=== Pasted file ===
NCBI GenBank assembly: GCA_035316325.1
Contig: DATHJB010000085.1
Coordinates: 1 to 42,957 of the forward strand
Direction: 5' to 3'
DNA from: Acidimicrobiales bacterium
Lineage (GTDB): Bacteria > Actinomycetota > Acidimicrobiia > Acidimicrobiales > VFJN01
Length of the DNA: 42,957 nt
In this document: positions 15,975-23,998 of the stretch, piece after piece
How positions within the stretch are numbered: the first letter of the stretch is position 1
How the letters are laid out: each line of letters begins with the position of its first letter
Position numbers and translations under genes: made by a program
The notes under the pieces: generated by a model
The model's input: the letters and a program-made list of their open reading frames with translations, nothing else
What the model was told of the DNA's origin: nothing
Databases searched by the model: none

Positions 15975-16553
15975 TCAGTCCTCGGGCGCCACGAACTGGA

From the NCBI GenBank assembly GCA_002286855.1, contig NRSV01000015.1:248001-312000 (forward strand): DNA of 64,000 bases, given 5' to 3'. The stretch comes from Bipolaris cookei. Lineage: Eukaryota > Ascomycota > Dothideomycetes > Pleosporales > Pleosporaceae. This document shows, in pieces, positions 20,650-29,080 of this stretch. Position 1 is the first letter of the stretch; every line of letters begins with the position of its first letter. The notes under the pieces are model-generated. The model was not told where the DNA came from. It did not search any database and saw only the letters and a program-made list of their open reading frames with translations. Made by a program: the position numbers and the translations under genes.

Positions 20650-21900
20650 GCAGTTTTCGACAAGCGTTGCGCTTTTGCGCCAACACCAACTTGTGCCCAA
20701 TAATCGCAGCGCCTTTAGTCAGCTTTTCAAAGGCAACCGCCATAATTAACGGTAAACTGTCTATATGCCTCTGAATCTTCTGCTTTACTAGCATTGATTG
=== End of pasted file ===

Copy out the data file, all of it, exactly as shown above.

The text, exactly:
NCBI GenBank assembly: GCA_035316325.1
Contig: DATHJB010000085.1
Coordinates: 1 to 42,957 of the forward strand
Direction: 5' to 3'
DNA from: Acidimicrobiales bacterium
Lineage (GTDB): Bacteria > Actinomycetota > Acidimicrobiia > Acidimicrobiales > VFJN01
Length of the DNA: 42,957 nt
In this document: positions 15,975-23,998 of the stretch, piece after piece
How positions within the stretch are numbered: the first letter of the stretch is position 1
How the letters are laid out: each line of letters begins with the position of its first letter
Position numbers and translations under genes: made by a program
The notes under the pieces: generated by a model
The model's input: the letters and a program-made list of their open reading frames with translations, nothing else
What the model was told of the DNA's origin: nothing
Databases searched by the model: none

Positions 15975-16553
15975 TCAGTCCTCGGGCGCCACGAACTGGA

From the NCBI GenBank assembly GCA_002286855.1, contig NRSV01000015.1:248001-312000 (forward strand): DNA of 64,000 bases, given 5' to 3'. The stretch comes from Bipolaris cookei. Lineage: Eukaryota > Ascomycota > Dothideomycetes > Pleosporales > Pleosporaceae. This document shows, in pieces, positions 20,650-29,080 of this stretch. Position 1 is the first letter of the stretch; every line of letters begins with the position of its first letter. The notes under the pieces are model-generated. The model was not told where the DNA came from. It did not search any database and saw only the letters and a program-made list of their open reading frames with translations. Made by a program: the position numbers and the translations under genes.

Positions 20650-21900
20650 GCAGTTTTCGACAAGCGTTGCGCTTTTGCGCCAACACCAACTTGTGCCCAA
20701 TAATCGCAGCGCCTTTAGTCAGCTTTTCAAAGGCAACCGCCATAATTAACGGTAAACTGTCTATATGCCTCTGAATCTTCTGCTTTACTAGCATTGATTG